Corn futures are a couple of cents higher Thursday morning. Non-commercial buying is providing support to the corn market. In recent weeks, corn prices have become less volatile and that is pulling speculators back into the market. Corn prices have also been supported by the strength in the soybean market. The dollar index is down overnight which could help push corn prices higher. Technically the market is getting stronger. However, corn export sales that will be reported this morning are expected to be bearish.

Soybean prices are 7 to 10 cents higher Thursday morning. Strong commercial buying suggests that more export sales are in the works and will be announced soon. Mixed weather conditions in Brazil and Argentina are also helping to support soybean prices. Soybean prices have been moving higher recently with the January contract up 63 cents in the last two weeks. Export sales reported this morning are expected to be well above the level needed to reach the USDA’s forecast for this year.

Wheat prices are mixed early Thursday. The weaker dollar may provide a little support to the wheat market and the ongoing drought in the Plains states will keep prices from falling much. Traders expect the data in the export sales report to be mixed, with sales above the level needed to reach the USDA forecast, but shipments falling below. We are at the middle of the wheat crop year, so the pace of export shipments needs to accelerate.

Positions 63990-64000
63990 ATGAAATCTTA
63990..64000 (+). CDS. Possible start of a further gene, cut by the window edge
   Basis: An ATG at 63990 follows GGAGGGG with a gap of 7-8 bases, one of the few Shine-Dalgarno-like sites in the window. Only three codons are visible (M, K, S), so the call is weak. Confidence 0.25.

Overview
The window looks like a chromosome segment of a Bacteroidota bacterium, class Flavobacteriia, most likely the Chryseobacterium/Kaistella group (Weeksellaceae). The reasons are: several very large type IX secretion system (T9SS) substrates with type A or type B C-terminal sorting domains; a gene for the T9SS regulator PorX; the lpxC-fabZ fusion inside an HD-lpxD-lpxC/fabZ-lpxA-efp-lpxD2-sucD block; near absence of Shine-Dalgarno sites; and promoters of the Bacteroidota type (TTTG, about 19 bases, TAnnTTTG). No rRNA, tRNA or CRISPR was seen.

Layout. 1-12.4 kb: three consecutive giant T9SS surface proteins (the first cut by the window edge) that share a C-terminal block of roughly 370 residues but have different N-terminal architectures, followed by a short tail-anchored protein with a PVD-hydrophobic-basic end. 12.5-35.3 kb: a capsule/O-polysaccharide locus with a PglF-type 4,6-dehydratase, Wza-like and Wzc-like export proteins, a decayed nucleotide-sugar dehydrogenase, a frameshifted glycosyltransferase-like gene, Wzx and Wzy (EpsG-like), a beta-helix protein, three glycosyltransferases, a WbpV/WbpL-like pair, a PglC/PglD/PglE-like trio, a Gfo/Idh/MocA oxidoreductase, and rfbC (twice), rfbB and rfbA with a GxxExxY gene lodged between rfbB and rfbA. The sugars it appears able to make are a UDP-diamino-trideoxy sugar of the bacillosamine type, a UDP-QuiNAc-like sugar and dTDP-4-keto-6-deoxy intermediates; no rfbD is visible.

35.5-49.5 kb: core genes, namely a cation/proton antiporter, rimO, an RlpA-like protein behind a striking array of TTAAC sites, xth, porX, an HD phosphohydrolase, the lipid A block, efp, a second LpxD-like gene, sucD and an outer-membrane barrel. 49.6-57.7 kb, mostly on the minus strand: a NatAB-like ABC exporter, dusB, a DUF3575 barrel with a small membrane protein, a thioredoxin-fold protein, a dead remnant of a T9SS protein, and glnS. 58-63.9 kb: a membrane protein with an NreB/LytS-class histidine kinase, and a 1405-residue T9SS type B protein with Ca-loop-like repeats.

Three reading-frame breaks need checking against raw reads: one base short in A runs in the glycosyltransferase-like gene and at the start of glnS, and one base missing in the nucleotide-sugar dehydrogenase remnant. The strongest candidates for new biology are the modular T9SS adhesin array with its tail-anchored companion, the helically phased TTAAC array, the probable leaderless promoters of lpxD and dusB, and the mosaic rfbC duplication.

Cattle futures are trading about 15 cents higher Thursday morning. The standoff in the cash cattle market continues with most bids still well below asking prices. Packers are short on inventory but with margins already squeezed they are not will to raise their bids, at least not yet. Cattle slaughter is slowing with the volume through Wednesday down 22,000 head compared to the previous week. After moving higher from November 14 to November 23, live cattle prices have settled into a sideways pattern. Feeder cattle prices are a little lower to start the day on Thursday.

Hog futures are 10 to 40 cents higher Thursday morning. The rally in the cash hog market continues, with average prices very close to $80 in some markets on Wednesday. Packer margins are slightly positive and retail demand for hams is supporting cutout values. The futures premium to cash is of some concern to traders, but so far that concern has not had much of an impact on prices. Futures prices continue to signal hog producers that profitability will improve significantly in early 2013.